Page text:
The Absentee eBook

This eBook from the Gutenberg Project consists of approximately 301 pages of information about The Absentee.

‘Who is this Count O’Halloran?’ said Lord Colambre.  Miss White, Lady Killpatrick’s companion, said ‘he was a great oddity;’ Lady Dashfort, ‘that he was singular;’ and the clergyman of the parish, who was at breakfast, declared ’that he was a man of uncommon knowledge, merit, and politeness.’

‘All I know of him,’ said Heathcock, ’is, that he is a great sportsman, with a long queue, a gold-laced hat, and long skirts to a laced waistcoat.’  Lord Colambre expressed a wish to see this extraordinary personage; and Lady Dashfort, to cover her former design, and, perhaps, thinking absence might be as effectual as too much propinquity, immediately offered to call upon the officers in their way, and carry them with Heathcock and Lord Colambre to Halloran Castle.

Lady Isabel retired with much mortification, but with becoming grace; and Captain Benson and Captain Williamson were taken to the count’s.  Captain Benson, who was a famous whip, took his seat on the box of the barouche, and the rest of the party had the pleasure of her ladyship’s conversation for three or four miles:  of her ladyship’s conversation—­for Lord Colambre’s thoughts were far distant; Captain Williamson had not anything to say; and Heathcock nothing but, ’Eh! re’lly now!—­’pon honour!’

They arrived at Halloran Castle—­a fine old building, part of it in ruins, and part repaired with great judgment and taste.  When the carriage stopped, a respectable-looking man-servant appeared on the steps, at the open hall-door.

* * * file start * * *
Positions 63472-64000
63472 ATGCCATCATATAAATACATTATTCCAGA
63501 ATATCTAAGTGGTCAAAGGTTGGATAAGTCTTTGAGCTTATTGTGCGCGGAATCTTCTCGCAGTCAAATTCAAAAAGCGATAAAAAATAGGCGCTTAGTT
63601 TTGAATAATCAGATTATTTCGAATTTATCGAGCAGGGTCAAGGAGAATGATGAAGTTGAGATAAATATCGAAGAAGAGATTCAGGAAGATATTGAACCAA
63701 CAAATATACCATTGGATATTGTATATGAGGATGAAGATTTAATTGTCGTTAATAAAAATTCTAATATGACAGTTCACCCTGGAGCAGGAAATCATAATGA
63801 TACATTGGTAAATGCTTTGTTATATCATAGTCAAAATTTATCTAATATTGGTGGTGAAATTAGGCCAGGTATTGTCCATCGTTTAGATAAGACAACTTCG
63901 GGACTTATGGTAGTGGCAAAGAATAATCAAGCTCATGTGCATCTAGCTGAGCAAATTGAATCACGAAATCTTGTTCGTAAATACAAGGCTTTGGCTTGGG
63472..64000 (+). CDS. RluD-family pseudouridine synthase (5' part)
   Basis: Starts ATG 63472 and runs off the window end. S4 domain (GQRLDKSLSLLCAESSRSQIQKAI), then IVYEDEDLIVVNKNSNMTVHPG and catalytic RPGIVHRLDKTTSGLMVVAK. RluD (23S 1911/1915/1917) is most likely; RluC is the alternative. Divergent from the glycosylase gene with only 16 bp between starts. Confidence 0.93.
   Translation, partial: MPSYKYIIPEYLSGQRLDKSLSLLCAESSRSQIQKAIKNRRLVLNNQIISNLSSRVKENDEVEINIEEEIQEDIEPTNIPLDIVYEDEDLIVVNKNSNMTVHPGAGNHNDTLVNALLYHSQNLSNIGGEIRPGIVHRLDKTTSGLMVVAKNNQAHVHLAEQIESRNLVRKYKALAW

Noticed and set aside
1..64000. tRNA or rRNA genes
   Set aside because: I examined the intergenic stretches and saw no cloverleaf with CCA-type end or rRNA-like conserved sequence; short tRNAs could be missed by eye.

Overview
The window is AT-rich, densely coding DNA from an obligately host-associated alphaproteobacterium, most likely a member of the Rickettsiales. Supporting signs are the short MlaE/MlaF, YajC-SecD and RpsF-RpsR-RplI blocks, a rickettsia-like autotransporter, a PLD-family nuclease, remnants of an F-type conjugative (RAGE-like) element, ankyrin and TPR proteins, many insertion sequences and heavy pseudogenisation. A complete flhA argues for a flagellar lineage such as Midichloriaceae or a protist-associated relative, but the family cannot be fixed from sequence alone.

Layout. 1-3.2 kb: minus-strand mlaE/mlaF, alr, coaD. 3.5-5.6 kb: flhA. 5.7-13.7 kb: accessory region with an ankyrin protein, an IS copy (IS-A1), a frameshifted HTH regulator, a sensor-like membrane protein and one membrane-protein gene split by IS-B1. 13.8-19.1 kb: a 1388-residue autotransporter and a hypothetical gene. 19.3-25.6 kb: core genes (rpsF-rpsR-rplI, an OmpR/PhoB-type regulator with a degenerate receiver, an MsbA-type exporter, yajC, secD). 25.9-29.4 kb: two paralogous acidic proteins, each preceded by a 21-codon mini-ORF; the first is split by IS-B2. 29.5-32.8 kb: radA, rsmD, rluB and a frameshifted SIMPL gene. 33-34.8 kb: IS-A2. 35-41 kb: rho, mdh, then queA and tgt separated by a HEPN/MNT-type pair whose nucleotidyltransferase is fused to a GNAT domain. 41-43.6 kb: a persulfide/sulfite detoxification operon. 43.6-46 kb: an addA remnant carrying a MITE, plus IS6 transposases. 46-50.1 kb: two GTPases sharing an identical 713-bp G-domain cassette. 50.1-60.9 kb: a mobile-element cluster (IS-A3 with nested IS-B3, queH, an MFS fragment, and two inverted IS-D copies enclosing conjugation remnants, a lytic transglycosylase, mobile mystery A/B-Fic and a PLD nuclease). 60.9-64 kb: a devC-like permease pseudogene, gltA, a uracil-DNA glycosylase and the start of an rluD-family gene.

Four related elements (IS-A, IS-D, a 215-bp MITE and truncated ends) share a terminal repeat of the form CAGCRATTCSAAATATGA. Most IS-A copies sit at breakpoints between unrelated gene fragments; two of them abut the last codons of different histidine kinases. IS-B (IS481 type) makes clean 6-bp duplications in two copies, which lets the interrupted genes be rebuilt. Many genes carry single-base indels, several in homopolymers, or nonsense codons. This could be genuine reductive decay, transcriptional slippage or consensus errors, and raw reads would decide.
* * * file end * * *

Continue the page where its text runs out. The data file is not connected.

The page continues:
Count O’Halloran was out a-hunting; but his servant said ’that he would be at home immediately, if Lady Dashfort and the gentlemen would be pleased to walk in.’

On one side of the lofty and spacious hall stood the skeleton of an elk; on the other side, the perfect skeleton of a moose-deer, which, as the servant said, his master had made out, with great care, from the different bones of many of this curious species of deer, found in the lakes in the neighbourhood.  The brace of officers witnessed their wonder with sundry strange oaths and exclamations.—­’Eh! ’pon honour—­re’lly now!’ said Heathcock; and, too genteel to wonder at or admire anything in the creation, dragged out his watch with some difficulty, saying, ’I wonder now whether they are likely to think of giving us anything to eat in this place?’ And, turning his back upon the moose-deer, he straight walked out again upon the steps, called to his groom, and began to make some inquiry about his led horse.  Lord Colambre surveyed the prodigious skeletons with rational curiosity, and with that sense of awe and admiration, by which a superior mind is always struck on beholding any of the great works of Providence.

‘Come, my dear lord!’ said Lady Dashfort; ’with our sublime sensations, we are keeping my old friend, Mr. Alick Brady, this venerable person, waiting, to show us into the reception-room.’

The servant bowed respectfully—­more respectfully than servants of modern date.

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The Absentee from Project Gutenberg. Public domain.
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